Chapter 9 Single and Multiple Probiotic Organisms in
Therapy of Disease
Pramod Gopal, PhD and Gerald W. Tannock, PhD

Chapter 10 Development of Cultured Dairy Probiotic Food Products
Miguel Freitas, PhD

SECTION II: USE IN CLINICAL MEDICINE

Chapter 11 Use of Probiotics and Prebiotics in Children
Jose M. Saavedra, MD, FAAP and Anne M. Dattilo, PhD, RD, CDE

Chapter 12 Neonatal Necrotizing Enterocolitis
Erika C. Claud, MD and W. Allan Walker, MD

Chapter 13 The Role of Probiotics in Diarrheal Diseases
Stefano Guandalini, MD

Chapter 14 Probiotics and Their Role in Antibiotic-Associated Diarrhea
and Clostridium difficile Infection
Laurel H. Hartwell, MD and Christina M. Surawicz, MD, MACG

Chapter 15 Use of Probiotics in the Treatment and Prevention of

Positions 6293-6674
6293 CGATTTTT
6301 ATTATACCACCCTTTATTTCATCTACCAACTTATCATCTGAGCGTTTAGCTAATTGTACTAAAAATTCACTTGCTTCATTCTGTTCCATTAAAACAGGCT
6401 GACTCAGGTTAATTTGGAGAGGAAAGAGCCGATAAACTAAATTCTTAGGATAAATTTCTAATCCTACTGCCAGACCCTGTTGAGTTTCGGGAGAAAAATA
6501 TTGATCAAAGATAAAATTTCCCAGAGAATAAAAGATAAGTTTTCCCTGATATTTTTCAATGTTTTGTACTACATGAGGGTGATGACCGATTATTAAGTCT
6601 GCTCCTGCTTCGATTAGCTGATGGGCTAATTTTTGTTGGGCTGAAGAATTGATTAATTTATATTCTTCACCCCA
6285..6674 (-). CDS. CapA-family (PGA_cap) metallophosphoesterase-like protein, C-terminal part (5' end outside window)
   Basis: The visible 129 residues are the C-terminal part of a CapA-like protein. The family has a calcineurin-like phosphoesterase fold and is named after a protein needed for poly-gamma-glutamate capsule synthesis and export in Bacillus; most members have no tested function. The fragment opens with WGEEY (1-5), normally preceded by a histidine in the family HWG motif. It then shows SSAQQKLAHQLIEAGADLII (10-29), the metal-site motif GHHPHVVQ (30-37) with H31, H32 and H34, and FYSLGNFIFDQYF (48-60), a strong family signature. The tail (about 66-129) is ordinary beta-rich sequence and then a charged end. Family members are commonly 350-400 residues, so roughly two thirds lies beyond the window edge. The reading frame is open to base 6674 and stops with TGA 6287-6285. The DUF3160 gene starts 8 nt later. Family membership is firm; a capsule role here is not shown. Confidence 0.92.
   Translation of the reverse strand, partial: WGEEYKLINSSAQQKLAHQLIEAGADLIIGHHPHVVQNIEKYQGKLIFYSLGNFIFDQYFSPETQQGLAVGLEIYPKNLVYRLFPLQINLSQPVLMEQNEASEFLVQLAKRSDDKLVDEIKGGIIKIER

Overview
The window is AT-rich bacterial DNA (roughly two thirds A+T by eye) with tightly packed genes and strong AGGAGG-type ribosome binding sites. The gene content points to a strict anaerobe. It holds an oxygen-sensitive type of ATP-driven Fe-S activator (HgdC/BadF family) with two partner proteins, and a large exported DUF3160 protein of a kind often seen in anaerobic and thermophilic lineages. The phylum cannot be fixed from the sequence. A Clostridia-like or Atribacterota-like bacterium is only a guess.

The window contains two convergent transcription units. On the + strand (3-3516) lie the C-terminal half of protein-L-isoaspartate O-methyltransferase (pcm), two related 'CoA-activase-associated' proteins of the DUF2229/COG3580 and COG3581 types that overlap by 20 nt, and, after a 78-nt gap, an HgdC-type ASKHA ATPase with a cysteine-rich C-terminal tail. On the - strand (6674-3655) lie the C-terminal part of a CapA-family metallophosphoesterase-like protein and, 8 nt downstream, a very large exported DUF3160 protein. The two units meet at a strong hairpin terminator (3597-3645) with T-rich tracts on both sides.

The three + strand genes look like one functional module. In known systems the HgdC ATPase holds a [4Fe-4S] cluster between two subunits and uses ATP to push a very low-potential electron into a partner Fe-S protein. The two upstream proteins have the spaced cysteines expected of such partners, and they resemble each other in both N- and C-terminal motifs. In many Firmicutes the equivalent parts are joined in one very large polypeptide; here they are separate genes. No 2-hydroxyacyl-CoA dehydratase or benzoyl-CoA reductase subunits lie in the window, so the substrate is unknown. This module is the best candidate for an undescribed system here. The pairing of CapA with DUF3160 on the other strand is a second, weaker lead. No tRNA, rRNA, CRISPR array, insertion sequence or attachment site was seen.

Surgical Infections
Nada Rayes, MD; Peter Neuhaus, PhD; and Daniel Seehofer, MD

Chapter 16 Allergic Diseases
Shira Doron, MD and Sherwood L. Gorbach, MD

Chapter 17 Treatment of Ulcerative Colitis
Karen Kroeker, MD, FRCP(C) and Levinus A. Dieleman, MD, PhD

Chapter 18 Probiotic Treatment in Crohn’s Disease
Karen Kroeker, MD, FRCP(C) and Richard N. Fedorak, MD, FRCP(C)

Chapter 19 Probiotics and Pouchitis
Mario Guslandi, MD, FACG

Chapter 20 Irritable Bowel Syndrome
Eamonn M. M. Quigley, MD, FRCP, FACP, FACG, FRCPI

Chapter 21 Use of Probiotics in the Prevention and Treatment of
Radiation Enteritis
Giuseppe Famularo, MD, PhD; Vito Trinchieri, MD;
Luciana Mosca, PhD; and Giovanni Minisola, MD

Chapter 22 Probiotics and Helicobacter pylori
Adam S. Kim, MD
Chapter 23 Probiotics in Liver Disease
Adam S. Kim, MD and Anish Sheth, MD

Chapter 24 Probiotics Use in Bacterial Vaginosis and
Vulvovaginal Candidiasis
Paola Mastromarino, PhD; Beatrice Vitali, PhD;
and Luciana Mosca, PhD